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Pats-Chargers: How defense can plan for Justin Herbert and Keenan Allen

All the evergreen truths about defending great quarterbacks — the need to pressure and disguise — now apply to the Chargers’ Justin Herbert.

Last season’s Offensive Rookie of the Year, Hebert has taken his game to a new level in 2021 and elevated the Bolts with him. He’s completed 65.4% of his passes for 1,771 yards, 14 touchdowns, and four picks in a half-dozen games. Earlier this week, Bill Belichick said he expects Herbert to rank among the NFL’s best quarterbacks for a long time.

That may be true, but it can’t happen Sunday.

The Patriots must affect Herbert and confuse him somewhat regularly to upset the Chargers. The good news is they’ve proven they can do both.

During last year’s 45-0 win in Los Angeles, one of Belichick’s worst defenses ever forced Herbert into posting the lowest passer rating of his career. The Pats only blitzed Hebert five times, yet generated pressure on almost 40% of his dropbacks. They’ll need to twist up his protection again — albeit against a much improved offensive line — and limit the weapons around him.

Here’s how the Patriots beat the Chargers in LA.

1. Double Keenan Allen on key downs

The Patriots defensive backs have long loved Allen.

His route-running is sharp. His hands are strong. He can play inside and out. Former Pats corner Stephon Gilmore once called him one of the NFL’s most underrated players. Gilmore’s replacement, J.C. Jackson, seems to agree.

“I feel like he’s a great receiver. One of the top receivers in the game. I respect that guy,” Jackson said Thursday. ”He’s a great route runner. He’s slick with it.”

Allen is Herbert’s most frequent target on third downs with four or more yards to go, and his most successful outlet in key situations. Unless Jackson shadows Allen all game — leaving the bigger, stronger Mike Williams as a mismatch outside — they cannot guarantee a favorable matchup against him without sending double teams. So they should, especially on third down and in the red zone.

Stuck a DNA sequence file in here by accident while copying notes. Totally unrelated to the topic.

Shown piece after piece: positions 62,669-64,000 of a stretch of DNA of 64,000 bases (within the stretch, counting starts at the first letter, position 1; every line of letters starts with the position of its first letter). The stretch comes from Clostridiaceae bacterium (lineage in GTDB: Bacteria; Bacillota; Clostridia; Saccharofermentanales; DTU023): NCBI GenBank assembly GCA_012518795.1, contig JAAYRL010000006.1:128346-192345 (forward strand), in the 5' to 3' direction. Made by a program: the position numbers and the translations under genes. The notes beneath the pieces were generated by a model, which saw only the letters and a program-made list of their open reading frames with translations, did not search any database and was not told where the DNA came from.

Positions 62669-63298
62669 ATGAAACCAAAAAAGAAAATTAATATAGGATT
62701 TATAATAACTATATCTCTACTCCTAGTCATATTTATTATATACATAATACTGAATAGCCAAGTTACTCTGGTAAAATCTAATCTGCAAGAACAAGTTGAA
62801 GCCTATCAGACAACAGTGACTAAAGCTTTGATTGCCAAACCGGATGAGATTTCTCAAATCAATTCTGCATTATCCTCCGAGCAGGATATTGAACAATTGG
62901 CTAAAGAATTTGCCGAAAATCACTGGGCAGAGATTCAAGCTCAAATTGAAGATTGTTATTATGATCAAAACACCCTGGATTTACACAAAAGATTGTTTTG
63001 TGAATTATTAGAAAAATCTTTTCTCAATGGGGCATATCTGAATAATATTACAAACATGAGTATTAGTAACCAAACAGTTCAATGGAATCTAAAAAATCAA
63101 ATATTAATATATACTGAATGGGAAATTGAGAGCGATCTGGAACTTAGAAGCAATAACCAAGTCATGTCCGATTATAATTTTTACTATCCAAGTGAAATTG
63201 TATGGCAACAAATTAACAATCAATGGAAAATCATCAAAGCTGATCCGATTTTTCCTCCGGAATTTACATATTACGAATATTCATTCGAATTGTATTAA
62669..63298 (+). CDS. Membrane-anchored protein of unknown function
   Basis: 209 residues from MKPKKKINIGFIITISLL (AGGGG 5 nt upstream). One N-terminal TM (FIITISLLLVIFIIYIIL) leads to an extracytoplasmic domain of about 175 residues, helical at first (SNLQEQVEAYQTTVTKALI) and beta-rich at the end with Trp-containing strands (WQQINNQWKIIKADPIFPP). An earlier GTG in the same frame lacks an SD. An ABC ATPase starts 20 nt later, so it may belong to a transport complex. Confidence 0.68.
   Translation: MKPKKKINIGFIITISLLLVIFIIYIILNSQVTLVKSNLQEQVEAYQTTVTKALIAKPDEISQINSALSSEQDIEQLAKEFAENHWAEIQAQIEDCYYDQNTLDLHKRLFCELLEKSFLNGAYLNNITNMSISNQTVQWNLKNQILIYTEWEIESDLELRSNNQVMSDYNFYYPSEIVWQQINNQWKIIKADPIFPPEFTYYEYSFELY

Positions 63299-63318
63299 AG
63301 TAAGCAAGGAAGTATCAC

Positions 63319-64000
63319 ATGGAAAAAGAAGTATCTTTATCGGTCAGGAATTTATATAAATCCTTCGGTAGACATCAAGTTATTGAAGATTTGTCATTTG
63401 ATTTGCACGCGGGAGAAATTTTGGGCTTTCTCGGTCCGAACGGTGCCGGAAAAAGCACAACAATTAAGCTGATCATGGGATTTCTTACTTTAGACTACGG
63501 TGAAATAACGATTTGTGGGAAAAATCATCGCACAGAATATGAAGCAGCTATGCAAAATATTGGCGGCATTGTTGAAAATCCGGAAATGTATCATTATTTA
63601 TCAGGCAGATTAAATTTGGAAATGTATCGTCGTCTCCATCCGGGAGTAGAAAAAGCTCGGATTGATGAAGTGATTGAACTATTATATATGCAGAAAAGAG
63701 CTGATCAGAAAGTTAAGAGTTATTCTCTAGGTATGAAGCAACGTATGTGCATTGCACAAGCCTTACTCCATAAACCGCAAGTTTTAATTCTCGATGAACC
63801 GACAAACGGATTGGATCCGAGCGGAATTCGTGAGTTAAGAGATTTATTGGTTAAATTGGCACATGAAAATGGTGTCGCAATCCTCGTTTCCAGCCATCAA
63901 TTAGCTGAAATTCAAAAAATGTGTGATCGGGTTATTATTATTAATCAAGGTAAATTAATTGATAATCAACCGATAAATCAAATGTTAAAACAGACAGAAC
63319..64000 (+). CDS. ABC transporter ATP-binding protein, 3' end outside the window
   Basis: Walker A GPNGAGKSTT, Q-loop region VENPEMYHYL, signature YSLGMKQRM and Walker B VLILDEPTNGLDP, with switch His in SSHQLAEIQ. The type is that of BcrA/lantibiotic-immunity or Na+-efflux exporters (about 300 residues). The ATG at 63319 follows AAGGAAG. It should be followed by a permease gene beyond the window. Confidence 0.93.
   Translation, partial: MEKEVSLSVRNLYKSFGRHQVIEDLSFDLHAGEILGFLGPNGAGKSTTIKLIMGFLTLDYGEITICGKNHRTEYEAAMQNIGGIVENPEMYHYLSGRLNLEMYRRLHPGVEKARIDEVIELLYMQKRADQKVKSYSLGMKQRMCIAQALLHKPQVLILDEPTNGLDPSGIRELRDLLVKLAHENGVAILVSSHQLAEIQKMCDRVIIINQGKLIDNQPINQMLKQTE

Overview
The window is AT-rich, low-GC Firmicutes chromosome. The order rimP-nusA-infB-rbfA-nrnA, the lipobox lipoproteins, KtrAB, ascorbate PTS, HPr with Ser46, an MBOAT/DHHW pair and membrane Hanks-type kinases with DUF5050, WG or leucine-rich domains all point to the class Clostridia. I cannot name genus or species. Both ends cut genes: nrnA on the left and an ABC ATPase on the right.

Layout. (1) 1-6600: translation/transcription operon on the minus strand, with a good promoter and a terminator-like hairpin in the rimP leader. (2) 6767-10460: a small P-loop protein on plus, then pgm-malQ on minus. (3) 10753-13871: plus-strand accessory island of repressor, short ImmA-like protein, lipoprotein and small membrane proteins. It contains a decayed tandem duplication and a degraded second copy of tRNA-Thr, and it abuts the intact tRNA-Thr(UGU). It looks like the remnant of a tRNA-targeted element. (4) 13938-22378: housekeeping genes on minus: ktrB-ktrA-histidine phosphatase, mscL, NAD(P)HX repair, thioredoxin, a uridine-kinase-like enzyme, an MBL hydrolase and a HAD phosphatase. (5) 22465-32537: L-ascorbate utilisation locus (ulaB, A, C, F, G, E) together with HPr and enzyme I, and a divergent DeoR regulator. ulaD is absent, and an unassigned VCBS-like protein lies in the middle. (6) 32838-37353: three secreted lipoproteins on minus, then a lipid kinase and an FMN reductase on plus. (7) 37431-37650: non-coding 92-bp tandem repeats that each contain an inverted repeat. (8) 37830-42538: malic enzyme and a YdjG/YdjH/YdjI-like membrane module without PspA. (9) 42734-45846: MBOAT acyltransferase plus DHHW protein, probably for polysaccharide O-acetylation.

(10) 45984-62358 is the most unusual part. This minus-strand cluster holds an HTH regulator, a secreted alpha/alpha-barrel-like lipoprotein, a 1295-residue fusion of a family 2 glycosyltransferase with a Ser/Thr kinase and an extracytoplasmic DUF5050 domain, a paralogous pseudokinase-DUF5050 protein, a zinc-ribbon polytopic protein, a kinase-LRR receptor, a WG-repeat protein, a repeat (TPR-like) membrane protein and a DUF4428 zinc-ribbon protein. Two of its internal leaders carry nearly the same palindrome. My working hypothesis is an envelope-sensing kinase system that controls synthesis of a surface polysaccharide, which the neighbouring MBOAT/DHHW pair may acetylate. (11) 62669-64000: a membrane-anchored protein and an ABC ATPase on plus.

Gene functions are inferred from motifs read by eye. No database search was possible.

The Pats have kept Allen quiet in their four prior head-to-head meetings, allowing him barely three catches per game. It’s time to keep that average right where it is.

2. Attack RT Storm Norton

The Chargers’ front office did an excellent job overhauling their offensive line in the offseason, drafting left tackle Rashawn Slater in the first round and signing high-priced center Corey Linsley. But they didn’t fix everything.

Starting right tackle Storm Norton has ranked among the worst players at his position this season. He’s allowed an average of four pressures per game, according to Pro Football Focus. Norton surrendered three last season versus the Patriots: a sack, one hurry and another quarterback hit.

Norton’s also taken three penalties this year and earned low marks as a run blocker. Look for the Pats to attack him with two-man stunts and a heavy dose of 1-on-1 matchups with Matt Judon.

3. Beware quick snaps on third down

Like all smart situational offenses, the Chargers use time to their advantage.

They’ll hurry to the line to convert third-and-shorts or attempt to draw defenses offside with a hard count. Occasionally, they’ll go no-huddle. The Patriots cannot afford to give away cheap yards to an explosive offense, which is also liable to try double-moves in these situations against their defensive backs.

“They go in and out of tempo from second down to third down, and go fast,” Judon said this week. “They’ve got some no-huddle tempo, or they’ll run it down to five seconds, and that’s when they hike the ball. They utilize that in certain situations that they want to get in and out of.”

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